By Lauren Drewes Daniels
By Alice Laussade
By City of Ate
By Scott Reitz
By Lauren Drewes Daniels
By Alice Laussade
My favorite dining companion put it this way: Urban Taco sounds like something you'd order from the J. Peterman catalog.
He's onto something. Think cute but functional. Trendy but not pushy. A little on the pricey side. But you want it anyway.
Urban Taco fits all of those categories, and it's also a smart fit in its home between Victoria's Secret and a blue jeans boutique on the east side of Mockingbird Station. Fashioned after the casual walk-up taquerias and puestos seen around Mexico City, the smallish restaurant glows with warm caramel-toned booths and sleek versions of Equipal barrel chairs. Banquette seating is accented with splashes of brown and turquoise on soft throw pillows. On one wall, a mirror reflects the room, giving the illusion of deeper space. An abstract artwork of a stack of tortillas hangs on another wall; a row of smooth beige tree trunks lines a third. It's a comfy atmosphere in which to partake of some comfort food.
5331 E. Mockingbird Lane
Dallas, TX 75206
Region: East Dallas & Lakewood
3411 McKinney Ave.
Dallas, TX 75204
Region: Uptown & Oak Lawn
Orders are placed at the bar, with dishes delivered to the table. There's plenty of time to have a drink before the meal. The full bar produces a decent margarita, though the $6.50 price puts a frown on happy hour. The mojito, though, tastes mo' like sour minty lime juice. "I probably didn't shake it up enough," says the manager-bartender with an indifferent shrug when we're asked how it was. On the alcohol-free front, there are fruit-flavored aguas made like those on old-fashioned ice carts. Sodas and beer are poured into tall, chilled glasses.
When the food comes out of the kitchen at last, little glitches are evident. Dishes don't flow as they logically should—soup arrives after entrée (and without a spoon), tacos are presented before salads. One appetizer, the cone of fried manchego called a chicharrón de queso, shows up after everything else has rolled out. And why are we being rushed to order dessert before we've even had our first bite?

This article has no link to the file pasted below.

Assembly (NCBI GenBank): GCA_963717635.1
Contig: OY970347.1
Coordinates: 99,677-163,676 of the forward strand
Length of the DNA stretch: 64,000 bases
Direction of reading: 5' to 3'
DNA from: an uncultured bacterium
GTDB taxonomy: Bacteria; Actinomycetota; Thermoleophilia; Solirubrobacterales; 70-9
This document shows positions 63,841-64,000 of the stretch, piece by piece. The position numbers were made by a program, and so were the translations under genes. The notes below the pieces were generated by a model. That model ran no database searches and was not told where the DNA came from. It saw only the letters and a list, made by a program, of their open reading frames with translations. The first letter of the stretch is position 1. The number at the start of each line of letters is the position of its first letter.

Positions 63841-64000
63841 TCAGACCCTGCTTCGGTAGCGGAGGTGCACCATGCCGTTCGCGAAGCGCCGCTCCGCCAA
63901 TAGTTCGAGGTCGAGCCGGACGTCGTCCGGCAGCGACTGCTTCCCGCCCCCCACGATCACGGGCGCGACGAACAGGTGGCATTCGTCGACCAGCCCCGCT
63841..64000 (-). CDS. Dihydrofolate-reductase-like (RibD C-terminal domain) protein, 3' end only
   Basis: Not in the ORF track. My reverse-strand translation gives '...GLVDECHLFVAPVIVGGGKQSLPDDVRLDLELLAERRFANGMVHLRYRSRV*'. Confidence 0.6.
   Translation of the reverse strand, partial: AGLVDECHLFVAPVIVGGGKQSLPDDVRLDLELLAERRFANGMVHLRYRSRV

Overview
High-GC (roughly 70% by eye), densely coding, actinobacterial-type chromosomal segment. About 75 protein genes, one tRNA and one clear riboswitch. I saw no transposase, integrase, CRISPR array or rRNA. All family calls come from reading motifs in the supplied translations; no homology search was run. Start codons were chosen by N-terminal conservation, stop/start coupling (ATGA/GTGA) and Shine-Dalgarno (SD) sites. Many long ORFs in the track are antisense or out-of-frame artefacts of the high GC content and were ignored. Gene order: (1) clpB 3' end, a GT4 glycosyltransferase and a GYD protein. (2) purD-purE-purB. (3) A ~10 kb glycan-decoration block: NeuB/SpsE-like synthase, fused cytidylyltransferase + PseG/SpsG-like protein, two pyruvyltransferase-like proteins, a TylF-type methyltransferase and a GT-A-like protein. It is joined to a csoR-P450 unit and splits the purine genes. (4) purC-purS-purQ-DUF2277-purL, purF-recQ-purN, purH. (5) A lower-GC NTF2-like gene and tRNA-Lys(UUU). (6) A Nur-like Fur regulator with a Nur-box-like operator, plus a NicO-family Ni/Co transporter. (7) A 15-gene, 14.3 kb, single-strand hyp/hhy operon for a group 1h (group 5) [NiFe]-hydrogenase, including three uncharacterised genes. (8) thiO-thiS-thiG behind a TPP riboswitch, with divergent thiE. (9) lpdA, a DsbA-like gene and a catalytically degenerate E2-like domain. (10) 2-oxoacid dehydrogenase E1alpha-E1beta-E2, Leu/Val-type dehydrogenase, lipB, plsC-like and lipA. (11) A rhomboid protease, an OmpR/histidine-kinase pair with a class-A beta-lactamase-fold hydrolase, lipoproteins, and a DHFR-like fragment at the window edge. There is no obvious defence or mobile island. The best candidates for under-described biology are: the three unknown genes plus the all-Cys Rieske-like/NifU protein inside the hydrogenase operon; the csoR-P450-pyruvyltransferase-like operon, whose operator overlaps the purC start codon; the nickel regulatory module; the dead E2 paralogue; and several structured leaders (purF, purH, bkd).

Once it's all on the table, however, almost all of the herky-jerkiness is forgotten. The menu crafted by Chef Fernando Huerta (formerly a sous chef at Stephan Pyles) offers a mini-fiesta of flavors that have little to do with the heavy yellow cheeses and swampy refrieds of Tex-Mex combo plates, and nothing in common with the grease-laden crunchies tossed into bags at fast-food windows. This is a gringo-ized adaptation of Mexican street food, glossied and gussied for the aspirational chic of its up-market shopping center environs.
For starters, it's hard to beat the fresh "Urban guacamole" with chips. It's a generous serving of gently mashed avocado chunks with chopped onion and tomatoes, a squeeze of lime and a dash of salt atop shredded iceberg lettuce—nice as an appetizer even without salty tostadas.
As a departure from the usual cheese-gooped tortilla soup, Urban Taco serves a muscular pozole, a red chipotle-brothed Mexican stew thick with hominy and chicken. Of the salads, the best is the "Ensalada Tropical Grande," a shallow toss of thin grapefruit slices, hearts of palm, papaya chunks, cherry tomatoes, pickled red onion, avocado and lettuce. Not much hint of the passion fruit vinaigrette in it, but no harm, no foul there.
Crab-stuffed chile rellenos are a disappointment: small, cold in the middle and woefully bereft of crab. What there is of it you could eat with tweezers.
Soon the assortment of tacos we've ordered starts to crowd the tabletop. Urban Taco serves its soft tacos flat, lined up on long, slim plastic trays grained to look like wood. They're small, party-size finger food, these babies. You choose the filling: Jalisco-influenced beer-and-chile-braised barbacoa, garlicky red snapper, chile-rubbed pork, Puebla-style chicken tinga (shredded chicken cooked with onions, tomatoes, bell peppers and chipotle sauce) or grilled poblanos with potato and zucchini. Tacos come a la carte ($2.25 to $3.25 each) or in trios ($9.25, plus another $1 for fish). The latter is accompanied by a pair of side dishes such as slivers of cold mango-jicama slaw, roasted corn in a creamy sauce or grilled onions. The "green rice" bears a strong, soapy twang, perhaps from too much cilantro.